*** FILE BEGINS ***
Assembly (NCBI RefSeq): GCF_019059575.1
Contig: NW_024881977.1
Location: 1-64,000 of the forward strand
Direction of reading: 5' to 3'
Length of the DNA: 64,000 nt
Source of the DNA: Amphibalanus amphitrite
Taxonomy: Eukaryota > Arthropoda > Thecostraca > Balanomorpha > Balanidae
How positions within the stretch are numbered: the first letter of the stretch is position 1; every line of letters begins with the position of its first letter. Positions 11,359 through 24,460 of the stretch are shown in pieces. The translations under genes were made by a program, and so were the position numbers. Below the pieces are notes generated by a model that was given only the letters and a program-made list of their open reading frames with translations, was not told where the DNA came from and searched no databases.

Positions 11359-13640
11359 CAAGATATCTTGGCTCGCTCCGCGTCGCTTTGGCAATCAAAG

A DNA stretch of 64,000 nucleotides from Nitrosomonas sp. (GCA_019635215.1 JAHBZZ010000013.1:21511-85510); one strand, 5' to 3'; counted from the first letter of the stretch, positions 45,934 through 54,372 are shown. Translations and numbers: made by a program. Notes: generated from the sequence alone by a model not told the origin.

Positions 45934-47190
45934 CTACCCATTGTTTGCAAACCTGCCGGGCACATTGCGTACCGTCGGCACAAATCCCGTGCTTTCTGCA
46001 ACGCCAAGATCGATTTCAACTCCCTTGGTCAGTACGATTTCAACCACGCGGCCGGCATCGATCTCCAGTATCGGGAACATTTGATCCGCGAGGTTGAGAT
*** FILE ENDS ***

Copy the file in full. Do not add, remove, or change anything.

Assembly (NCBI RefSeq): GCF_019059575.1
Contig: NW_024881977.1
Location: 1-64,000 of the forward strand
Direction of reading: 5' to 3'
Length of the DNA: 64,000 nt
Source of the DNA: Amphibalanus amphitrite
Taxonomy: Eukaryota > Arthropoda > Thecostraca > Balanomorpha > Balanidae
How positions within the stretch are numbered: the first letter of the stretch is position 1; every line of letters begins with the position of its first letter. Positions 11,359 through 24,460 of the stretch are shown in pieces. The translations under genes were made by a program, and so were the position numbers. Below the pieces are notes generated by a model that was given only the letters and a program-made list of their open reading frames with translations, was not told where the DNA came from and searched no databases.

Positions 11359-13640
11359 CAAGATATCTTGGCTCGCTCCGCGTCGCTTTGGCAATCAAAG

A DNA stretch of 64,000 nucleotides from Nitrosomonas sp. (GCA_019635215.1 JAHBZZ010000013.1:21511-85510); one strand, 5' to 3'; counted from the first letter of the stretch, positions 45,934 through 54,372 are shown. Translations and numbers: made by a program. Notes: generated from the sequence alone by a model not told the origin.

Positions 45934-47190
45934 CTACCCATTGTTTGCAAACCTGCCGGGCACATTGCGTACCGTCGGCACAAATCCCGTGCTTTCTGCA
46001 ACGCCAAGATCGATTTCAACTCCCTTGGTCAGTACGATTTCAACCACGCGGCCGGCATCGATCTCCAGTATCGGGAACATTTGATCCGCGAGGTTGAGAT